Updated: Jan 21, 2022
© Elaine Bontempi, Ph.D., 2021
All Rights Reserved
We have just entered into a new year, and it’s probably safe to say that the majority of people across the globe are eagerly putting 2020 behind them, as they move forward with nervous anticipation and optimism into the new year. The year 2020 brought disappointment, heartbreak, loss, fear, and despair to so many throughout the world. The losses were many and ranged from restrictions in personal movement and social gatherings, to reduction of income, decline in health, and even death. Many others have experienced a reduction of income as a result of layoffs or pay cuts, while others have job losses due to temporary or permanent closings. As a result of COVID-19, basic needs of safety and security have been challenged. In addition, psychological needs including the need to maintain close relationships with others, experience a sense of autonomy, and belief that we can master our environment, have also been thwarted. According to motivational psychologists, when our basic psychological needs are undermined, not only does our overall motivation decline, but our psychological well being is reduced as well. This has never been more evident in recent history as it is now. Rates of depression and suicide have sky rocketed as people have lost their jobs and freedom of movement, domestic violence increased dramatically, and we are now witnessing major increases in rates of PTSD among healthcare workers and survivors of COVID. So how do we overcome these challenges and turn tragedies into triumphs?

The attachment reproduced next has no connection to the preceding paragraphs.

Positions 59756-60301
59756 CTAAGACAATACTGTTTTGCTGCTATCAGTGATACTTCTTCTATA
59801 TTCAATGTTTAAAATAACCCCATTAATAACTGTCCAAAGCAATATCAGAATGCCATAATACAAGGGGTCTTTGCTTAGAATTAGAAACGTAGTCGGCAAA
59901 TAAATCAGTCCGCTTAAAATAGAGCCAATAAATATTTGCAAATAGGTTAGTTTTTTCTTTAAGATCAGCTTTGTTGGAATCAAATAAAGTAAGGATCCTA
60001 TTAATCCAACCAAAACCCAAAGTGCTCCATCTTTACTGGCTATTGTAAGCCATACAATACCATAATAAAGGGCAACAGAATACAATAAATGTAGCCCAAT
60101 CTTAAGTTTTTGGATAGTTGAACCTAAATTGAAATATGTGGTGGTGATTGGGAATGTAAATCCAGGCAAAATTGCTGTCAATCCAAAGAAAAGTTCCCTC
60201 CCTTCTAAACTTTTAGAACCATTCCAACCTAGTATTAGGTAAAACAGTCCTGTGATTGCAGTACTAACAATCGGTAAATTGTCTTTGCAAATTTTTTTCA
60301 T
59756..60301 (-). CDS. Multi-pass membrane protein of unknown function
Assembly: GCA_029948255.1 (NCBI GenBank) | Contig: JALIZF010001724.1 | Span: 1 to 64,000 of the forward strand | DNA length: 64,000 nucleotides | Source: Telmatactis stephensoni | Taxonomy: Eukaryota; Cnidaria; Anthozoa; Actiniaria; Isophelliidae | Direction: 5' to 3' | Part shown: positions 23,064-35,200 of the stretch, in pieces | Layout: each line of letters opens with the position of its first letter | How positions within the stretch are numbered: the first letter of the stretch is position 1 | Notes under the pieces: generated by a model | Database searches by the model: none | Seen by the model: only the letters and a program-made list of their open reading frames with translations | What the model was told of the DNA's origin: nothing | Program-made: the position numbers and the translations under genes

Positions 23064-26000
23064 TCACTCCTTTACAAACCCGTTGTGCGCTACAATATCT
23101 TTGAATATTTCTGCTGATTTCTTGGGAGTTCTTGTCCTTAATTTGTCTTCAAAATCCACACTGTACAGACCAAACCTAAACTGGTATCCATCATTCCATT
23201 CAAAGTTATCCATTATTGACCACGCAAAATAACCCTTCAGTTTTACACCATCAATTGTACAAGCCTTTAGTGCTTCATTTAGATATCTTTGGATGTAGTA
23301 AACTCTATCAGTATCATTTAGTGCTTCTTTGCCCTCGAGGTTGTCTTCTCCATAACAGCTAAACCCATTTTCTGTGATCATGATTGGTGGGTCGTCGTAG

First, it is important to understand that change is inevitable, and that we cannot have a beginning without an end. Even so, these endings can be very difficult to experience. Whether it be the death of a career, relationship, loved one, or life as we once knew it, the adjustments surrounding these events can be extremely challenging. Elizabeth Kubler-Ross, a Swiss-American psychiatrist who studied near death experiences, was famous for her book on death and dying. Although her worked revolved around the loss of life, many of these same stages are felt when we experience other forms of loss including relationships, employment, and former lifestyle. The five stages that she proposed include: denial, anger, bargaining, depression, and acceptance. These stages do not have to come in any order, but rather, can flip-flop around from stage to stage.